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ISBA offers 'insider view' of appellate courts

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Indiana attorneys and jurists came together Wednesday to get an insider's view of the state's appellate process and learn more about the nuances of the system.

An afternoon continuing legal education seminar took about 100 attorneys on a walk through the appellate process, from filing motions, how staff attorneys and courts review, and what lawyers can do to make the process easier.

"This is the stuff we all get sweaty palms about, and we'd like to know where the daggers might be coming from," said Indiana State Bar Association president Richard Eynon, who attended the two-hour session.

Put on by the ISBA's Appellate Practice Section, the afternoon seminar was led by a six-member panel including Kent Zepick with Bingham McHale, who moderated the panel discussion; Kevin Smith, Indiana Supreme Court Administrator and Clerk of the Appellate Courts; Heather Smith, Deputy Clerk of the Appellate Courts; Danielle Sheff, a staff attorney for the Indiana Court of Appeals; Russ Hughes, a staff attorney for senior judges on the Indiana Court of Appeals; and Steve Lancaster, Indiana Court of Appeals administrator.

Topics that received attention during the seminar included new procedures attorneys will have to follow for "rotunda filing" once new security systems are in place at the Statehouse, recent appeals involving state administrative agencies relating to how motions and notices must be filed, and how attorneys can assist judges and court staff by including trial court chronological case summaries with their appellate summaries even though court rules don't require it.

"Don't think our court has easy access to trial court records," Sheff said, noting that 7,800 motions with orders came last year and the court often uses Doxpop or CivicNet to access trial records when needed. "If we have to stop to look up the history on your motion, that takes time from everything else."

Another topic delved into an ongoing issue of attorneys' incorrectly citing "Not For Publication" memorandum decisions, especially those being picked up by WestLaw and given N.E. 2d citations.

Panelists also discussed an appellate e-filing system that is currently being studied and could be implemented by the end of the fiscal year July 1, 2008. The courts are investigating IT needs for the entire appellate level this month and want to hear from the legal community this year about how the courts can better assist everyone on this.

"This is your chance to tell us what you like and don't like," Smith said.
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  1. Access to the court (judiciary branch of government) is the REAL problem, NOT necessarily lack of access to an attorney. Unfortunately, I've lived in a legal and financial hell for the past six years due to a divorce (where I was, supposedly, represented by an attorney) in which I was defrauded of settlement and the other party (and helpers) enriched through the fraud. When I attempted to introduce evidence and testify (pro se) in a foreclosure/eviction, I was silenced (apparently on procedural grounds, as research I've done since indicates). I was thrown out of a residence which was to be sold, by a judge who refused to allow me to speak in (the supposedly "informal") small claims court where the eviction proceeding (by ex-brother-in-law) was held. Six years and I can't even get back on solid or stable ground ... having bank account seized twice, unlawfully ... and now, for the past year, being dragged into court - again, contrary to law and appellate decisions - by former attorney, who is trying to force payment from exempt funds. Friday will mark fifth appearance. Hopefully, I'll be allowed to speak. The situation I find myself in shouldn't even be possible, much less dragging out with no end in sight, for years. I've done nothing wrong, but am watching a lot of wrong being accomplished under court jurisdiction; only because I was married to someone who wanted and was granted a divorce (but was not willing to assume the responsibilities that come with granting the divorce). In fact, the recalcitrant party was enriched by well over $100k, although it was necessarily split with other actors. Pro bono help? It's a nice dream ... but that's all it is, for too many. Meanwhile, injustice marches on.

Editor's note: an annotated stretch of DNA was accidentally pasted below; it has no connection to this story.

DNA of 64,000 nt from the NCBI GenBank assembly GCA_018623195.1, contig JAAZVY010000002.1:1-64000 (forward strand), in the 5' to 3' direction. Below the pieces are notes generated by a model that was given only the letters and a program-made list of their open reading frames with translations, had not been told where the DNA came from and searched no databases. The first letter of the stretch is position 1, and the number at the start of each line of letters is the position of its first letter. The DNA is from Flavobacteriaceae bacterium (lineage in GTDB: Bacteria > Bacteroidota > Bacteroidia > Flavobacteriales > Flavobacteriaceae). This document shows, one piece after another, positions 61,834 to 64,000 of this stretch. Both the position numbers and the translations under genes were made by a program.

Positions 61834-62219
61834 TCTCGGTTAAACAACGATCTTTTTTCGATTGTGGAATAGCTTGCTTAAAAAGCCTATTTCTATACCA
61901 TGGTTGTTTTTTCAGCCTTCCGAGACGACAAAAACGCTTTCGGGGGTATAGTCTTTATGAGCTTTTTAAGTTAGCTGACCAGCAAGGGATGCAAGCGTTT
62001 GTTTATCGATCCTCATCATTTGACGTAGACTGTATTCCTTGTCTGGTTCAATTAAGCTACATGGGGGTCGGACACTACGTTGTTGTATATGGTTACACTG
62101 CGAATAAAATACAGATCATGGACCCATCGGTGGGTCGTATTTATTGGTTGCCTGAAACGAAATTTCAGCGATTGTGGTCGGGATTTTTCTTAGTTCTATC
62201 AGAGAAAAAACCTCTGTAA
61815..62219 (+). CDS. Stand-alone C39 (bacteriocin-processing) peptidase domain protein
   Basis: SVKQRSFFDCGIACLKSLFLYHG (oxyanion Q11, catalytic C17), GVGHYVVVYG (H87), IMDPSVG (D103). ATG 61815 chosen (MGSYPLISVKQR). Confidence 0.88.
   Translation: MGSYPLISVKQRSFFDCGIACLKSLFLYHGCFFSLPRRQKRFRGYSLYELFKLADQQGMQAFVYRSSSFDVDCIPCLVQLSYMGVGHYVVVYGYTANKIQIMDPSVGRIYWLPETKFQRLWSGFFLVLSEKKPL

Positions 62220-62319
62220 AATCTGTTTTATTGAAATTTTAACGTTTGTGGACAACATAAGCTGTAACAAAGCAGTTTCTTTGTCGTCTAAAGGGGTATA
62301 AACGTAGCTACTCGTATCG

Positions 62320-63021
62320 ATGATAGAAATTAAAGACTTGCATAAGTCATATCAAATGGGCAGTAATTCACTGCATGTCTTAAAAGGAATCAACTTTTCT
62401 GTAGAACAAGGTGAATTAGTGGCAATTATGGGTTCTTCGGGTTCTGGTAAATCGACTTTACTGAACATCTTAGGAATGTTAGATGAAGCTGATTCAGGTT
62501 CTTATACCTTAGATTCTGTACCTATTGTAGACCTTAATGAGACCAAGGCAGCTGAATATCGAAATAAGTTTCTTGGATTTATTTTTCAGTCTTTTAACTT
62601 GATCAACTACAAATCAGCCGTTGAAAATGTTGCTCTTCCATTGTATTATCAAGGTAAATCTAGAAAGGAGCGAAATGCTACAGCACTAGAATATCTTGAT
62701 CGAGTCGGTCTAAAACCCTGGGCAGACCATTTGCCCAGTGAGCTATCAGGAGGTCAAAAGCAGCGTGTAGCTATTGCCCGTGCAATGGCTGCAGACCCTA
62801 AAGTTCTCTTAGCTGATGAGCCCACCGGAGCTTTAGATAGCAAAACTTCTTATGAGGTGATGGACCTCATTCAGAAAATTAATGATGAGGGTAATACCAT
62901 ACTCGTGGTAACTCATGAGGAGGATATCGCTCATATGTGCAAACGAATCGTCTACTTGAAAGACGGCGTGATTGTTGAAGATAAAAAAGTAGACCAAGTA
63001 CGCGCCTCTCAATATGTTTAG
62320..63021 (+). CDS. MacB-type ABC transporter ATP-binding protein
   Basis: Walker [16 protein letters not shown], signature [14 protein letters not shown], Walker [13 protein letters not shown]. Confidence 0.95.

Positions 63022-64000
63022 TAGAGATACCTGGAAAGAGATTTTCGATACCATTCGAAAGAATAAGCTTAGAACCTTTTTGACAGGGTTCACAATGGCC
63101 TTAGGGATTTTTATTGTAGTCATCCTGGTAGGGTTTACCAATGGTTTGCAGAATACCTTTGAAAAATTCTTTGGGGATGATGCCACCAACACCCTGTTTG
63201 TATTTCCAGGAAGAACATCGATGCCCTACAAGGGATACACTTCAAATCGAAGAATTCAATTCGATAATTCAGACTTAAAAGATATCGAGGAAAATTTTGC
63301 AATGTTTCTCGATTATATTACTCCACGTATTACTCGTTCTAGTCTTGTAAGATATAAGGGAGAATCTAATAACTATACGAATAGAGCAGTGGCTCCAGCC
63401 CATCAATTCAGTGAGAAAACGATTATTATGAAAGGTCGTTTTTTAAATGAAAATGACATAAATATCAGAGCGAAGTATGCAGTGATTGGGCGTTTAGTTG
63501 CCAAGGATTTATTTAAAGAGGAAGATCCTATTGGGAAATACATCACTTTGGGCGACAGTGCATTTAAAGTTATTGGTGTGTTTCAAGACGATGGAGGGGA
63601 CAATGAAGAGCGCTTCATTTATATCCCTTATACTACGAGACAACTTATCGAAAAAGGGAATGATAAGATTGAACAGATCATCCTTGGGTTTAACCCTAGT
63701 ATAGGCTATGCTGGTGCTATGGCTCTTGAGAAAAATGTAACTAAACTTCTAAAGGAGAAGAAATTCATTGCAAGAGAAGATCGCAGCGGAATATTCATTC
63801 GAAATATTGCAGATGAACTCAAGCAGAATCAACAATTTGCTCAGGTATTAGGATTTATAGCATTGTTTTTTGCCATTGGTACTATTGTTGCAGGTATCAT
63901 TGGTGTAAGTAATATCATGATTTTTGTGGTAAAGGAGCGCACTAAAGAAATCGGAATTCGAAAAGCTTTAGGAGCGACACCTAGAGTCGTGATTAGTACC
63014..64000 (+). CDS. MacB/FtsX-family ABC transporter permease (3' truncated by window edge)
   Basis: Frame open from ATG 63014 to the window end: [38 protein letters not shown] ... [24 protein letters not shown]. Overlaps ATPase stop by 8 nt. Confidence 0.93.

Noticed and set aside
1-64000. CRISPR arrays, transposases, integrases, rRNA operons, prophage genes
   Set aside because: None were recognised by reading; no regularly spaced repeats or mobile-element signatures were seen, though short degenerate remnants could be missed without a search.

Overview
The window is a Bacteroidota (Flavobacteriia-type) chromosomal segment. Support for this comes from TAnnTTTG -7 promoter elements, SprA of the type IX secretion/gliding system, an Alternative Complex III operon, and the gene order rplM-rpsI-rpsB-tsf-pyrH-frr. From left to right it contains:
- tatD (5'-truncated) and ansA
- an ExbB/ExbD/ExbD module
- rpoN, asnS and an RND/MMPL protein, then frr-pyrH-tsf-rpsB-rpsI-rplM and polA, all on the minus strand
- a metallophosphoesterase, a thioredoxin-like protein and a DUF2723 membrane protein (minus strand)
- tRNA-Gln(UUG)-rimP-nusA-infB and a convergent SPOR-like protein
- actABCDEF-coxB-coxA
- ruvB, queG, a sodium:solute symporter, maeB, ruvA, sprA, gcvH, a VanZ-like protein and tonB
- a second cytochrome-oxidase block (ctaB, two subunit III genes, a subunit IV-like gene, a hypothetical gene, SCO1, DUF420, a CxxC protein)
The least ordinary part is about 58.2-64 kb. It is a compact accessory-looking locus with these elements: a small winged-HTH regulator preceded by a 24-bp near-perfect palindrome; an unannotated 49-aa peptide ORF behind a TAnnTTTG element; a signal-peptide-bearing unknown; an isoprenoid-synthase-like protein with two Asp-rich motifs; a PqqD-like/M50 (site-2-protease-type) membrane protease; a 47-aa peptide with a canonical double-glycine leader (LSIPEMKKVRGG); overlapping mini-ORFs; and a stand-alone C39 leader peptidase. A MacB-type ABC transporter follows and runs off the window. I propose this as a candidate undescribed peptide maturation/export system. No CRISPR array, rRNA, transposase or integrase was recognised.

2. Both sites mentioned in the article appear to be nonfunctional to date (March 28, 2017). http://indianalegalanswers.org/ returns a message stating the "server is taking too long to respond" and http://www.abafreelegalasnswers.org/ "can't find the server". Although this does not surprise me, it is disheartening to know that access to the judicial branch of government remains out of reach for too many citizens (for procedural rather than meritorious reasons) of Indiana. Any updates regarding this story?

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